A New Gig given the #ImmigrantBan

I had plans to write a totally different post today about the Gig Economy related to some work I had done for my new book, Thriving in the Gig Economy.  But the political events of the past weekend changed my thinking.

I had a Board Meeting on Saturday for ReSurge International http://www.resurge.org/home/home.cfm, where I am the Chair of the Board. (It is one of my gigs, as a member of the Gig Economy myself.)  The Resurge mission is twofold: we provide reconstructive surgery to the poor around the world, but just as importantly, we train developing world surgeons in the latest techniques of plastic surgery.  By doing this we are building medical and surgical capacity in parts of the world that are in dire need. Our patients, whether treated by our volunteer surgeons or the international partners we train, want to undergo a transformation that will improve life for themselves and their families.  And in that desire they are like many immigrants and refugees; they just want to create a better life for their families.

After our meeting we had a Board dinner at my home.  The wife of one of our newer Directors was a bit late, because, as an international law attorney, she had signed up to help represent immigrants, and so had been called to the San Francisco Airport to help out amidst the chaos.  Her description of her day dealing with the concerned and sometimes traumatized families of the immigration ban victims was riveting and led to many discussions of the immigration ban and the confusion  and angst that now surround it.

However, the other thought I had during these discussions was gratitude for the generosity of this lawyer, and hundreds of others like her across the country,  who just jumped in  to help people caught up in this awful mess.  That's the American spirit the resonates with me.  That's the commitment to helping others that I see so regularly in my Board work with ReSurge.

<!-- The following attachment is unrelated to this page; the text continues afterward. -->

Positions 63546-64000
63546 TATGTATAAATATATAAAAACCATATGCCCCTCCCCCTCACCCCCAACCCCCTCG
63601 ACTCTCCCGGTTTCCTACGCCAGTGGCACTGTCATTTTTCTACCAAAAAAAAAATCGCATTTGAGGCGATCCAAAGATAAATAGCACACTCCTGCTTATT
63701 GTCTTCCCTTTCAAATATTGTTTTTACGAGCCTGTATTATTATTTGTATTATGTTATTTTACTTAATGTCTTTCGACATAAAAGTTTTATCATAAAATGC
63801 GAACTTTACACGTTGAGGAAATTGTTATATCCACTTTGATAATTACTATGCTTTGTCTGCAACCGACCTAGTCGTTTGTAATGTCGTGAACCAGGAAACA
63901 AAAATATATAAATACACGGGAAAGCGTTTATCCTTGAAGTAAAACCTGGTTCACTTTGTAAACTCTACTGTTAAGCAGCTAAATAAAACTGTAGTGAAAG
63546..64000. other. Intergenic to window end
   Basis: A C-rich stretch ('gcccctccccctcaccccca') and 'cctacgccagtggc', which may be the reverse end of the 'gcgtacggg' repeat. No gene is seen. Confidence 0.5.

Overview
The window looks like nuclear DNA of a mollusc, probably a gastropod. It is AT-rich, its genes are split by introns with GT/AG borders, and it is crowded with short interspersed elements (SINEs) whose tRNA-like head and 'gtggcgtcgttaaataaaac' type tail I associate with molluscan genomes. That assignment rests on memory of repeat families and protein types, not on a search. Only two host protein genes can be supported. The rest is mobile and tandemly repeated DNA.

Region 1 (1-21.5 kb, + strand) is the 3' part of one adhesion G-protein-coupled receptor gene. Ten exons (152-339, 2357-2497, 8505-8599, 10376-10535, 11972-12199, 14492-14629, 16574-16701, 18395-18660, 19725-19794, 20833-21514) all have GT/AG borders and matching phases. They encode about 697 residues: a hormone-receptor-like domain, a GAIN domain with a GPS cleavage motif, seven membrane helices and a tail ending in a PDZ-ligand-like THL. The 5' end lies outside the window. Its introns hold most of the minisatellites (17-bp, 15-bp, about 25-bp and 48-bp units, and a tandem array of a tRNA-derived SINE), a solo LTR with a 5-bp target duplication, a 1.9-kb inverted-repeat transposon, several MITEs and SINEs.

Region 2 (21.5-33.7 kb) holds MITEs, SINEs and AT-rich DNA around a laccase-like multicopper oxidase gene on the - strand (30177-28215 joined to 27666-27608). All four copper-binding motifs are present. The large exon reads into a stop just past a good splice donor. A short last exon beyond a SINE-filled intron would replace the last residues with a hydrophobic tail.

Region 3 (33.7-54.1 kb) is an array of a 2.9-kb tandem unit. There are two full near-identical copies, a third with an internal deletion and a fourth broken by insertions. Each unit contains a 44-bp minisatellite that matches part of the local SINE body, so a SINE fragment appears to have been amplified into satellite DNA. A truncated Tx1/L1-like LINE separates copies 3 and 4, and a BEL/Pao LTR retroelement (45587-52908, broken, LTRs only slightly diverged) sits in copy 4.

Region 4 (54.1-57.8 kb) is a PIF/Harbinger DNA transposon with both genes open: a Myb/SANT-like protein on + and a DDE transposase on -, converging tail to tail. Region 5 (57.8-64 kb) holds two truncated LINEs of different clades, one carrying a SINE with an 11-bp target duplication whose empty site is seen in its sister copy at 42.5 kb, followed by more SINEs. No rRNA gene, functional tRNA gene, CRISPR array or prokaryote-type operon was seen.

It struck me that for those who do not have the legal skills to help in this  situation, there are other options.  Protests may make a symbolic point, but they don't help those people in need. There are other ways you can help the people in need.  Several companies have taken strong steps:

You can help by patronizing those companies.  I for one, have always been a regular Uber customer.  Somehow I could never get past the weird pink mustaches that Lyft drivers hung on their grills  in the early days.  Now I will become a Lyft customer as well. And, right after I post this I may go out and get myself one of those new  cascara lattes at Starbucks.

You can also support the international humanitarian NGOs that support people who need help around the world.  Speaking as a Board Chair,  the not for profit world always needs donations, so making a donation will help.  But donations are not just financial, though that is always welcome.  Donations , the saying goes, include treasure ( money ),  talent, and time.  You might want to think about the talent and time part of the equation as a potential new gig.  Organizations differ regarding the type of volunteer expertise they need. One option is to join the Board of one of these organizations.  Skilled professionals with financial, marketing, technology and organizational skills who are willing to donate their time and talents can help advance the mission of these organizations dramatically.

As I  read about the chaos, protests, and signs of ill will toward the US around the world from what seems like an action that is counter to everything our country stands for, I am thankful that I have had the opportunity to help people around the world through my Board Service at ReSurge. Even though our government may seem heartless now, I know there are so many caring Americans who do want to help people around the world, whether they are immigrants, refugees, or impoverished families with no access to surgery. These Americans are making a difference, these Americans are inspiring.  You can be one too.